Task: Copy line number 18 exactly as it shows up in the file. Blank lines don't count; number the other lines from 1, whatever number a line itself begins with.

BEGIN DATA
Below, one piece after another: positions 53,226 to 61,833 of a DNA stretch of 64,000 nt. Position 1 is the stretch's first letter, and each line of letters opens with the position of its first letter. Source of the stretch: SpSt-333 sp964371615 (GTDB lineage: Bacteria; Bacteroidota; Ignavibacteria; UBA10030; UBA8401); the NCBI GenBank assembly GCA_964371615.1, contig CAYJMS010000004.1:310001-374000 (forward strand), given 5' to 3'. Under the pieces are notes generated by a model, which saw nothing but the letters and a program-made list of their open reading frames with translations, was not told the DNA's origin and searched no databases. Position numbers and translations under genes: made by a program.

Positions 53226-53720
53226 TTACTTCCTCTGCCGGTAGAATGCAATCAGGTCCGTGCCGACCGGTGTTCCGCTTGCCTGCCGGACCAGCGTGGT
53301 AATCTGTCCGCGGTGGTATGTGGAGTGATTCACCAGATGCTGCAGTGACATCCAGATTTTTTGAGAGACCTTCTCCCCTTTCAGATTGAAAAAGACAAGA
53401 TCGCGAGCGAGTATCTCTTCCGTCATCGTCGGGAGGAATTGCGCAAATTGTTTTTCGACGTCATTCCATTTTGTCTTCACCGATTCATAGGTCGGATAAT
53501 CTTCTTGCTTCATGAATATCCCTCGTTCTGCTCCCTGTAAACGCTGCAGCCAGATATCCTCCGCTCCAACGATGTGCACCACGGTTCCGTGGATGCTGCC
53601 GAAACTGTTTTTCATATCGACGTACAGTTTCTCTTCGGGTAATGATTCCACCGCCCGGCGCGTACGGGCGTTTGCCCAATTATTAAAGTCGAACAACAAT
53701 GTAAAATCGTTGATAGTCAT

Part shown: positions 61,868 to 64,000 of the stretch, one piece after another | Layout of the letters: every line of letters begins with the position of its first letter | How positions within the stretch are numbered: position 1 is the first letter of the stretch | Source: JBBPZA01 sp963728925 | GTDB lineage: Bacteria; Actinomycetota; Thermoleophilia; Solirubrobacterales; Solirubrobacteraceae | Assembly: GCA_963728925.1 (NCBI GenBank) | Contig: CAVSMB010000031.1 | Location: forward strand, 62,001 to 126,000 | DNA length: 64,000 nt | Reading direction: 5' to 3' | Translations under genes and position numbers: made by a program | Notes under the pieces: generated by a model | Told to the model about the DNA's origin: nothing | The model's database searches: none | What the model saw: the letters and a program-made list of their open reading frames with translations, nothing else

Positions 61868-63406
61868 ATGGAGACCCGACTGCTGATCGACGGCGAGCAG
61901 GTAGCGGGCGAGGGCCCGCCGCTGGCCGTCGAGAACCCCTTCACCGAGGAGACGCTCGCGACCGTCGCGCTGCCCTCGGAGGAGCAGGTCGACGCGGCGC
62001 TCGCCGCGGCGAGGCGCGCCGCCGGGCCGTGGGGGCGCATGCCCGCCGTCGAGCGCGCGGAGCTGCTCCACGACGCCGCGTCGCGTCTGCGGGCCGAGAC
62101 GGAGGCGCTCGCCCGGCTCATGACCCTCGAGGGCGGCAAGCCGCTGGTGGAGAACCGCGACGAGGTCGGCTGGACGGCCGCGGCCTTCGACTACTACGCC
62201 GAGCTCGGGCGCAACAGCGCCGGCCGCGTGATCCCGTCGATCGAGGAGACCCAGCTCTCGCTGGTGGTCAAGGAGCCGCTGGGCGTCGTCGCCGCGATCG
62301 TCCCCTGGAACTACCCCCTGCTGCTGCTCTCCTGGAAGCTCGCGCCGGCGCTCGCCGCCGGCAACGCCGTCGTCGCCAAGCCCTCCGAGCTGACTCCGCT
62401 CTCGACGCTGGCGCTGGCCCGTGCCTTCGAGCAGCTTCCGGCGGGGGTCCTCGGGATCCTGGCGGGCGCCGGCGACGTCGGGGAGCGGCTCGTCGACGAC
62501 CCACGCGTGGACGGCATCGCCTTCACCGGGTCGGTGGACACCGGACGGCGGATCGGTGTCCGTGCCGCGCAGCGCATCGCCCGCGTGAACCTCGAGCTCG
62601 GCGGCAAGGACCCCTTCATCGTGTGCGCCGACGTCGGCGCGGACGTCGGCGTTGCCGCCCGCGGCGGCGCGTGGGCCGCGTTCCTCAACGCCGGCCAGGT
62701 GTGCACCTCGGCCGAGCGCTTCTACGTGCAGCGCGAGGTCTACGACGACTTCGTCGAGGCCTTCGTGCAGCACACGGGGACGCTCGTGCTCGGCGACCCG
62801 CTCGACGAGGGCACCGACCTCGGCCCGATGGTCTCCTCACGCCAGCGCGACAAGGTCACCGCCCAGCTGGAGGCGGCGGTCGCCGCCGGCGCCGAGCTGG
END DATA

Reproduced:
62501 CCACGCGTGGACGGCATCGCCTTCACCGGGTCGGTGGACACCGGACGGCGGATCGGTGTCCGTGCCGCGCAGCGCATCGCCCGCGTGAACCTCGAGCTCG